Saturday, January 22, 2011

Ontario Ministry Divisions Don't Help Our Kids

While researching this week (more on this on another post - I can't really talk about it yet), I spoke to several parents and I heard the same old refrain:  why can't my child transition from IBI to school more gradually?  Their children are six and seven years old, and they currently receiving intensive ABA treatment, but they would like their kids to be in school part-time.  In Ontario, this is not an option; children are either in full-time IBI (intensive ABA) or they are in school.  The school system does not provide adequate ABA supports because the education system does not provide adequate training or resources in the system.

So, parents are left with two bad options.  They can keep their child in IBI, getting the supports they need to have their child learn, even if they want their kids to socialize at school.  Or, they can leave ABA behind completely and try the school system.  This makes the waiting list worse because parents fight to keep IBI at a cost of $60,000 a year when less expensive supports would work just as well, if the government would allow a gradual transition to school and boards allowed behavioural therapists in the school system.

The parents to whom I spoke want their kids in school now.  But they can't because it means no ABA support.  So they are stuck, and meanwhile 1500 kids can't get service.

Here is what would be, in my opinion, the best solution:
1.  Regulate behavioural therapists so that the education system will not be afraid of them.  The school system allows other regulated professionals in the school, such as occupational therapists, but those therapists are regulated.  This is long overdue in Ontario.

2.  Transfer the Autism Intervention Program (AIP) and School Support Program (SSP) from the Ministry of Child and Youth Services to the Ministry of Education.  One mandate, one minister, one system.

3.  Allow a gradual transfer from intensive ABA to school.  Almost all intervention programs advocate this.  It is more natural, it is what parents want, and it will allow more children to receive service more quickly.

4.  Allow the professionals in (1) into the school system to provide proper supports to teachers and para-educators like educational assistants (EA)s.  Parents will even pay for this, saving the education system money in the long term.  

Thankfully Alanna avoids this whole problem by entering IBI at 2.5 years old.  She will probably be ready to transition by the time she is 5 or 6 years old.  But we are in the minority.  Most children receiving IBI are 6 or 7 because they had to wait 4 years for service.

Does the government ever ask the parents what they should do?  

1 comment:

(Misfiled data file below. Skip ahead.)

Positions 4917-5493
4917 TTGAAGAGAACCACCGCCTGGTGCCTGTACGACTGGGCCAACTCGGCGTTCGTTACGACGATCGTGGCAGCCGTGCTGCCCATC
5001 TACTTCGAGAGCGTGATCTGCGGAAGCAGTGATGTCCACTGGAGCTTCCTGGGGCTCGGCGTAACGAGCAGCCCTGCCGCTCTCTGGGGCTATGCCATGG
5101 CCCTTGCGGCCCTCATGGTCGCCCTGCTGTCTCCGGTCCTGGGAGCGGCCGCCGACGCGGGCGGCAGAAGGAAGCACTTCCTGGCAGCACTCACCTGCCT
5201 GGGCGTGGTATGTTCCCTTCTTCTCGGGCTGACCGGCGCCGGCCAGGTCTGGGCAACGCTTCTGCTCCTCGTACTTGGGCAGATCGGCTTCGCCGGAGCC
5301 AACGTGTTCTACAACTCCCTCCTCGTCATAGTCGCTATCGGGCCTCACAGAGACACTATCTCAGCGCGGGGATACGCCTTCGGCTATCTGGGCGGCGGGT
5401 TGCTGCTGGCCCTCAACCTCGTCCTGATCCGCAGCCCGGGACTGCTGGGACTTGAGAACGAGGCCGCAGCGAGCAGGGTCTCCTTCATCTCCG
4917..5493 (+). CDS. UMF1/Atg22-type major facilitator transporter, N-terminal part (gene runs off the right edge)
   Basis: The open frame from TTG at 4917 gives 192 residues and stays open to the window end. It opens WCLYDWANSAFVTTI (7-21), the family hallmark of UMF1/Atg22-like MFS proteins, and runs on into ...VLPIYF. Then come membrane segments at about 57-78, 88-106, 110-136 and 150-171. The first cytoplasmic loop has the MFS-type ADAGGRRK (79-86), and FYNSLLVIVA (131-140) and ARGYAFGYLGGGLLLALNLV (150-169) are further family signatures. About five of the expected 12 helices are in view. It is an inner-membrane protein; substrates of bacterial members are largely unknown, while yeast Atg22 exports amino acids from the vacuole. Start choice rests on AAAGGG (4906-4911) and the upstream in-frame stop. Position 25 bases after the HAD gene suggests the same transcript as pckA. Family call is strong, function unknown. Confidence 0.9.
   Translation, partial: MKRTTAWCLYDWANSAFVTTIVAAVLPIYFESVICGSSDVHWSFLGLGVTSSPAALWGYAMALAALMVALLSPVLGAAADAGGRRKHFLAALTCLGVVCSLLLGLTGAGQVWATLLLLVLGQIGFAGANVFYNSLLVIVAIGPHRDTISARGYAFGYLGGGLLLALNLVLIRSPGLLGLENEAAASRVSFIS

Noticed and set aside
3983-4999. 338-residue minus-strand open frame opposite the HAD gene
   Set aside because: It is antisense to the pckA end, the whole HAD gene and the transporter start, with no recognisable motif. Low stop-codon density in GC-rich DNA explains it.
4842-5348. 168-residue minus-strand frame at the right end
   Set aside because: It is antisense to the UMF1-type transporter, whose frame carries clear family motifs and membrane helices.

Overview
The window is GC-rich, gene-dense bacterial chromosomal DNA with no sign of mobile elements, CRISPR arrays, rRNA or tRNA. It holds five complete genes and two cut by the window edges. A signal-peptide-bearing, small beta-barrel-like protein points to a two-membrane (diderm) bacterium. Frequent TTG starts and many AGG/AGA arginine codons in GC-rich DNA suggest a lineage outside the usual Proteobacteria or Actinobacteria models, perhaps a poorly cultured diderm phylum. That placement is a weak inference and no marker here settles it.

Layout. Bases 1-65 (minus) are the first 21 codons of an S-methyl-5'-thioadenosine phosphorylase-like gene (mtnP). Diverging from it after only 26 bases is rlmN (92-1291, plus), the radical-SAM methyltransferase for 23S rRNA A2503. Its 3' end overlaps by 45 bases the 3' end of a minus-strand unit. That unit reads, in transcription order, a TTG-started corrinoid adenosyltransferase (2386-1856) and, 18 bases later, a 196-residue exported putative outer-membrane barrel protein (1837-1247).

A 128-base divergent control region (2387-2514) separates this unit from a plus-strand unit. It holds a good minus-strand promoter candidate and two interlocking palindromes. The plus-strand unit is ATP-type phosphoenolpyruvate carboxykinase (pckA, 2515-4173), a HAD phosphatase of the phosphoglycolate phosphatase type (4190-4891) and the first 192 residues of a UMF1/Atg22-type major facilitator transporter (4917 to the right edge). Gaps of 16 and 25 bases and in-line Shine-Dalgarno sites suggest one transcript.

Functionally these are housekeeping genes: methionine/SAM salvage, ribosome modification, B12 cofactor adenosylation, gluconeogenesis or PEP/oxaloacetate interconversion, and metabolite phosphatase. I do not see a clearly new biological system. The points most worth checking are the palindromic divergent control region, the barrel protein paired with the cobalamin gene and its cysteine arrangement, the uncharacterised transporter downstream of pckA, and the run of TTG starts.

1. The current precedent law in Canada (and Ontario) does not require input from parents. Auton v BC in 2000 decided (by the Supreme Court) that the government can do as it desires for those with autism – ASD kids have no rights to anything according to our constitution. Wynberg V ON in 2006 decided that specifically in ON that ASD kids have no right to either therapy or choice. The Supreme Court decided years ago (I think in the 1970’s – I don’t have the reference case but I know the law) that no union agreement will ever be put aside unless it is criminal in provision. Practitioners going in into the school is forbidden by the teacher’s union (some boards may be more cooperative but these ones are the minority). The ASD training for teachers (so wonderfully announced by the Ministry in 2005) is optional since the teacher’s union again came to the support of teachers again. Bottom line – the law in Canada completely protects those that are the providers of service to the entire detriment of those that are to get service. As such, parents are not asked – our kids and us simply do not matter in the decision making process. I have testified at Queen’s Park on many occasions and this is effectively the answer I am given. The recent Select Committee on Mental Health (Ontario) issued a report stating those with ASD have no place in our Mental Health system and offered absolutely no solution (this admission and no action indicates how the law works – yes it is terrible but since no one can compel anyone to do anything nothing gets done). Boards have seen a near doubling of special needs funding over the past decade but all boards say they can not afford to give proper service. The Auditor General of ON stated in the Special Needs Audit of 2008 that the funding for special needs is not being used for special needs in its entirety but again there is no law to support changing anything so the boards can take the money for special needs and spend it on bananas if they want to. Pressing the Minister of Education the answer is “Gee we are arms length, good luck with the schools”. There is a pilot program ongoing now for having Ministry therapists as part of the transition team but this pilot is failing miserably since again the needs of the union are taking precedence and the processes and staff are abysmal. When I asked the Select Committee “What say you?” the only answer I got was an awkward silence.